“It’s expected that I’m going to have an opinion about things,” actor Virginia Madsen said Thursday in a Midtown cafe. We were meeting to discuss 1985, Yen Tan’s acclaimed black-and-white drama about a man named Adrian (Cory Michael Smith) who goes home to visit his family during the titular year, knowing it may be the last time he gets to do so because he has AIDS. Madsen plays Eileen, his mom who, in the words of Glenn Kenny’s New York Times rave review, is “almost desperately radiating affection.” It’s a complicated role, one that finds Madsen playing a woman who’s playing her own role as cheerful caretaker, while clearly aware that something is wrong.
Madsen’s performance is a highlight, as it is in most of her films. She’s best known for her work in the 1992 horror film Candyman and for her Oscar-nominated performance in 2004’s Sideways. But lately, she’s taken on supporting roles in smaller indies like 1985 and Alex Ross Perry’s Her Smell, as well as television work (she appeared in the first season of ABC’s Designated Survivor).
When our conversation turned to #MeToo and the sexual harassment she experienced as a young “hot babe” in Hollywood in the ’80s, Madsen surprised me with her candor—she had previously mentioned said harassment in a brief Facebook post last year in the wake of reports about Harvey Weinstein. She doesn’t name names, but she did talk about about her experience and the emotional fallout in detail. We also discussed her experience with Hollywood ageism at 56 and her late realization that she’s “kind of slutty.” An edited and condensed transcript of our conversation appears below.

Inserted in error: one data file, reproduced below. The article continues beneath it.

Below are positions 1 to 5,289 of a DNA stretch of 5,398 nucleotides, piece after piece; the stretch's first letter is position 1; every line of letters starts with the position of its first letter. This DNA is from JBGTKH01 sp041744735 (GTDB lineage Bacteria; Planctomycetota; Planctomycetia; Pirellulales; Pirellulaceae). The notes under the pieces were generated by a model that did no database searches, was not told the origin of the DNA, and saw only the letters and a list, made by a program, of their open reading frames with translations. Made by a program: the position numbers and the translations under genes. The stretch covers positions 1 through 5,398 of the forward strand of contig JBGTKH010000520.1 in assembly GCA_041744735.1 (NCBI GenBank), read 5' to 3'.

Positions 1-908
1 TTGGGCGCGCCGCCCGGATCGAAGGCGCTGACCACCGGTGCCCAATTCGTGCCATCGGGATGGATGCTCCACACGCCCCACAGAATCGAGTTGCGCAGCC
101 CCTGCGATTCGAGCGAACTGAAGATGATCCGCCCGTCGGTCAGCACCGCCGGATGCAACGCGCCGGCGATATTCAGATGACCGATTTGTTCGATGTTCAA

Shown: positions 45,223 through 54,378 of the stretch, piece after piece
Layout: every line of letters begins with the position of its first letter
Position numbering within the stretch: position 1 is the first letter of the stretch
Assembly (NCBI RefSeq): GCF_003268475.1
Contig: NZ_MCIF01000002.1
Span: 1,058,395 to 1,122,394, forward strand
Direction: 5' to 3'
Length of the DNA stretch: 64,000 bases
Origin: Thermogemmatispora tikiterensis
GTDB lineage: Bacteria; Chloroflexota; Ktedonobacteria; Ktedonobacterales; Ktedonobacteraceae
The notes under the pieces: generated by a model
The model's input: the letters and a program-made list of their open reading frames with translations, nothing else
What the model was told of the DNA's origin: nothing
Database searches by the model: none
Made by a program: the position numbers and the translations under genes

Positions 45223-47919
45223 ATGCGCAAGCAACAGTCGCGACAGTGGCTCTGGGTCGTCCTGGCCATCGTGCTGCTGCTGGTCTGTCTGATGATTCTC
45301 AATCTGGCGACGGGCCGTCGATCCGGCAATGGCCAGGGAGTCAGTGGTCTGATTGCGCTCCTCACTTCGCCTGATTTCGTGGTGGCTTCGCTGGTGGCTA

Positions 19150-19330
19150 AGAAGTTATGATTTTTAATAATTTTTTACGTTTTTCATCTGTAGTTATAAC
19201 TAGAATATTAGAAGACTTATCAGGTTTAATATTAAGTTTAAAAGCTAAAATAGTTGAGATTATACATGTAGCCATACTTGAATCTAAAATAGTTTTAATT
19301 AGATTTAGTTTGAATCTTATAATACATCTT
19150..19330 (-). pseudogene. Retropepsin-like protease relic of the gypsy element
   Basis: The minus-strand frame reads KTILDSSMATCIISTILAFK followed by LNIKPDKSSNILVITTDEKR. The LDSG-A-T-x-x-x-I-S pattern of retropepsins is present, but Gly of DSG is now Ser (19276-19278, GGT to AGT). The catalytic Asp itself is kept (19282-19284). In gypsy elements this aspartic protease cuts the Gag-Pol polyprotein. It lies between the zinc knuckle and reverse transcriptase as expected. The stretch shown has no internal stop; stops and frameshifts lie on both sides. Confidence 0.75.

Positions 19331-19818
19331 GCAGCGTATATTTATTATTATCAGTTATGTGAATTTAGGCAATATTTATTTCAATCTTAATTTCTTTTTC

JEZEBEL: What did you think when you received the script for 1985?
VIRGINIA MADSEN: You know, I read a lot of bad scripts. I read a lot of bad writing. I try to be nice, but it’s work. This script was not work. It was something I fell in love with and felt very moved by. I felt there was an importance to this story, and I was looking for that. “Send me something with meaning, goddamn it.” I do need to pay the rent, but I need something that has depth and meaning. I’d been doing television. That’s the only place where the money is now, but that’s not satisfying. That’s a job. You make sure at least you’re having fun doing it, but I wanted something that people could feel something and learn something from.